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A Dying Church

The Easter Cross at the Table

I appreciate my friend Karakay Kovaly for pointing me to this excellent read by Mark Yaconelli about the state of church in the US and how a lot of faith communities are struggling to keep up with our fasted pace culture. One of the key paragraphs for me is this one:

Because, hidden beneath its anxiety to keep up with the culture, hidden beneath its grief and disorientation, there is a deeper problem: This church doesn’t know how beautiful it is. The people of this church have somehow been tricked into believing the lie that declining memberships, outdated hymns, prayers, and liturgies that use antiquated language equal some sort of spiritual failing. If this church would only embrace its sense of failure, it might be freed up to find that it holds great treasures.

I’m the first one to admit that the way the Table worships has its strengths and weaknesses. We don’t have the budget or focus to make a slick presentation. We get a little disorganized, have mics that go bad, or start a song in the wrong tempo from time to time. Often, it is the simplest and surprising of things that connect with people, not the elaborate theological constructs and experiments that we labor hours on. We are just people after all, who are doing our best to encounter and point to this Being beyond us who has given us a sense of hope and guidance in this life. More often than not, we over complicate everything.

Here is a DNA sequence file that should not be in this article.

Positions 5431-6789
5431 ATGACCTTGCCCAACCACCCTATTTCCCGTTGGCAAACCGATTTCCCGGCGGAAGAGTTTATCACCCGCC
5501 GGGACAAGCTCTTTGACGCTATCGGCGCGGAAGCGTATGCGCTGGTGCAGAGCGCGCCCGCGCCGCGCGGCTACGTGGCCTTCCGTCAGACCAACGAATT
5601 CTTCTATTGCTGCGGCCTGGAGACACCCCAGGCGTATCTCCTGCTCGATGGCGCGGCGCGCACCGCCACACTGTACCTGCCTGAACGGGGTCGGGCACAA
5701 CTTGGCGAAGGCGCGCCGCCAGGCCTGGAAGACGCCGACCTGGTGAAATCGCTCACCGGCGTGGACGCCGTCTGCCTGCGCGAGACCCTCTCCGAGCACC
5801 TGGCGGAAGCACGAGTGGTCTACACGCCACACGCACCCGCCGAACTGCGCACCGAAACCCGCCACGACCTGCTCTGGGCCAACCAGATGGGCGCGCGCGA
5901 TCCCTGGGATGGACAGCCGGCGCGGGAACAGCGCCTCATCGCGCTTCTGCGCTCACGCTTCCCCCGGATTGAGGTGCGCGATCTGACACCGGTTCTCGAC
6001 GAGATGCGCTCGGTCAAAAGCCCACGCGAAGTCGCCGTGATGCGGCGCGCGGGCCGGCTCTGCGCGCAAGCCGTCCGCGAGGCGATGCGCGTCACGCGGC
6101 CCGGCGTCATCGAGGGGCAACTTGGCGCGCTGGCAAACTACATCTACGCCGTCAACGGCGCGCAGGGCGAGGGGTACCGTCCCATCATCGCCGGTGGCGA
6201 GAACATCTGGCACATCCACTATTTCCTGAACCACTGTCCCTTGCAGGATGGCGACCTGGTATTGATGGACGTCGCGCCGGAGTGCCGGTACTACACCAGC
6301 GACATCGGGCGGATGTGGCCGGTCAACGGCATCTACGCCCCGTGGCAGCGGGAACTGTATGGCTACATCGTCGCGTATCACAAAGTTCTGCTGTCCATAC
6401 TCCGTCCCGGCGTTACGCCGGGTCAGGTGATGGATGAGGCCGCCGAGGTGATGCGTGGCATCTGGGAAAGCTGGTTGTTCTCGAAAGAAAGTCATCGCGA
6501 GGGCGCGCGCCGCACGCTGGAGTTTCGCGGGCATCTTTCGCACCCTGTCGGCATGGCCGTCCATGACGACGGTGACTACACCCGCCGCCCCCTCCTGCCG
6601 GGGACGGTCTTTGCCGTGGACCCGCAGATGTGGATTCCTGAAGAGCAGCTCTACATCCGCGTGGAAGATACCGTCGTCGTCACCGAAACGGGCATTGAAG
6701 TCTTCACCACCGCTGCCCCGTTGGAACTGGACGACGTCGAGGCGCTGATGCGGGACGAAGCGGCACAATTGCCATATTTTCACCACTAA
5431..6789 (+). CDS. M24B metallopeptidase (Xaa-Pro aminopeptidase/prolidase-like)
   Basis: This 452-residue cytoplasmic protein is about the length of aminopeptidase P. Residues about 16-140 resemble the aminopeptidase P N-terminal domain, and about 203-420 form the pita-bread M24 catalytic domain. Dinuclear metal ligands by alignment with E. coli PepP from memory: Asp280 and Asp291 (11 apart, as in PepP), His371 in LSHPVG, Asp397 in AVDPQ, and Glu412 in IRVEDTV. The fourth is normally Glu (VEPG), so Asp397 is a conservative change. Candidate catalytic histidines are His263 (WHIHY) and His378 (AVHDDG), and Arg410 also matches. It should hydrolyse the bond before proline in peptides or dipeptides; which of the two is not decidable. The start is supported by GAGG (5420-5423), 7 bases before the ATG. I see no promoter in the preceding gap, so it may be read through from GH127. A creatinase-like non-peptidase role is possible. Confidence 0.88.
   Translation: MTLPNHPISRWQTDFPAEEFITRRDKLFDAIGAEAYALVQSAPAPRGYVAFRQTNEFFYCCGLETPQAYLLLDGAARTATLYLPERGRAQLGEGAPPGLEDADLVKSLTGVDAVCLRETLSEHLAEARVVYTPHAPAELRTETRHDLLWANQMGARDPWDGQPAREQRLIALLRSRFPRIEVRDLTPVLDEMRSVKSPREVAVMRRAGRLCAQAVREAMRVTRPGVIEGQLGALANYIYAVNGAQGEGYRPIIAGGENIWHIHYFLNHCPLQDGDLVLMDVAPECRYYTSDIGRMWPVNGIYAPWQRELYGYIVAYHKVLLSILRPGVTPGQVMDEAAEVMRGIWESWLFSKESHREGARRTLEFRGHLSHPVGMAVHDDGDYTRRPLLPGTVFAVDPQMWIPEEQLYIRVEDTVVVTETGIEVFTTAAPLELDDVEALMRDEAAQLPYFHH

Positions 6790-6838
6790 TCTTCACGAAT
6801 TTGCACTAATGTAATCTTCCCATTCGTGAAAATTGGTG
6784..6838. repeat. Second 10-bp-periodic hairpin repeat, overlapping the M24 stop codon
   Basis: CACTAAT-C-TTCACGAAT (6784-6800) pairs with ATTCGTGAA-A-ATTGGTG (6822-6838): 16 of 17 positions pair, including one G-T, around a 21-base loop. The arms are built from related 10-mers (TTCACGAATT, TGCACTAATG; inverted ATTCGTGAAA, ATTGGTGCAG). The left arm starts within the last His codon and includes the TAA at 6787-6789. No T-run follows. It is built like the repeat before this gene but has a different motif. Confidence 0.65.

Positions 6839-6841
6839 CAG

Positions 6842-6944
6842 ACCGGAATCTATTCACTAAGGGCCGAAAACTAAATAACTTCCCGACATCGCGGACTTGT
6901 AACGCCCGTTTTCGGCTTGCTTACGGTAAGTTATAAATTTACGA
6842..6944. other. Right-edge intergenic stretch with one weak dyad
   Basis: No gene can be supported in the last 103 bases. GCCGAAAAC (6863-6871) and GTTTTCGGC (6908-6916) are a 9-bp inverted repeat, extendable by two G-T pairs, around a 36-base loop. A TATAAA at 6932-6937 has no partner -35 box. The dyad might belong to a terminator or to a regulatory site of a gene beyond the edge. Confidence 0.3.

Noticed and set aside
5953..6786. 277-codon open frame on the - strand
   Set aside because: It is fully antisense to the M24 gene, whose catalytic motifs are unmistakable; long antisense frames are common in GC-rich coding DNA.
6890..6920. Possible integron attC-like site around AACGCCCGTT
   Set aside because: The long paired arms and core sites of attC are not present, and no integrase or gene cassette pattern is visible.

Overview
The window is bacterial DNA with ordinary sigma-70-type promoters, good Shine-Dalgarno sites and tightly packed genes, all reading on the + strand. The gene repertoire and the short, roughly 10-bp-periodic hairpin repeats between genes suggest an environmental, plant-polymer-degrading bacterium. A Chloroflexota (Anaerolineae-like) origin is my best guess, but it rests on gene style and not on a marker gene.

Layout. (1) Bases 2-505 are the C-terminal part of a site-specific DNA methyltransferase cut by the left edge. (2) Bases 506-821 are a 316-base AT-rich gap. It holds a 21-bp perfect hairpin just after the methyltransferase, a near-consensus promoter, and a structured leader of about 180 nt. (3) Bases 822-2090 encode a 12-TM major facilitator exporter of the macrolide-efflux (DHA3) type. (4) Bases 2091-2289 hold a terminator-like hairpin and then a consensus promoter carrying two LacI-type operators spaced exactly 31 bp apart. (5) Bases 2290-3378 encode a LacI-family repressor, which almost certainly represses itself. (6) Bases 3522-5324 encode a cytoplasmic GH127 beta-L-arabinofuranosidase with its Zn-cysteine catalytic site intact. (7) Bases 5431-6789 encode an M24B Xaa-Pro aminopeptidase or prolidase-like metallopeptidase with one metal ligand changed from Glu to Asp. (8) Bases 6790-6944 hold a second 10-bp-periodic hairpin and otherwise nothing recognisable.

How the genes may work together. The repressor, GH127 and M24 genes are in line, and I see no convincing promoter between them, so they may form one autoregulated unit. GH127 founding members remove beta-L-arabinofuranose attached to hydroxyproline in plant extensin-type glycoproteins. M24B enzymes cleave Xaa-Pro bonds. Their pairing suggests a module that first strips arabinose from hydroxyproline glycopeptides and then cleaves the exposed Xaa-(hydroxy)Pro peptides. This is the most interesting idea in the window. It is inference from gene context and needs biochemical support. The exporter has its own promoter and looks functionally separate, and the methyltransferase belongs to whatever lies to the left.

Dying is scary, but one of those deep rivets that runs through our faith is that death is not final… just another beginning. Out of death, new life mysteriously emerges. That’s one of the stories of Easter. Even if you believe that Jesus probably didn’t come back to life, we still contend that this movement of people experienced something so unforgettable and life changing through this person that it has continued to this day. In the end, it’s just people, struggling, grasping, celebrating, hoping, and yearning for that new life to take deep root in their life and in the world all around.

For anyone who checks us out or joins the pub for an evening, I hope they see that first. When I look at our gathered crowd on a Sunday morn or around the table on a Tuesday night, it is what I see – a beautiful people, a beautiful church. I am thankful for the opportunity to serve such a group of folks and join in the process of dying to the brokenness of my life so that something whole and new emerges.


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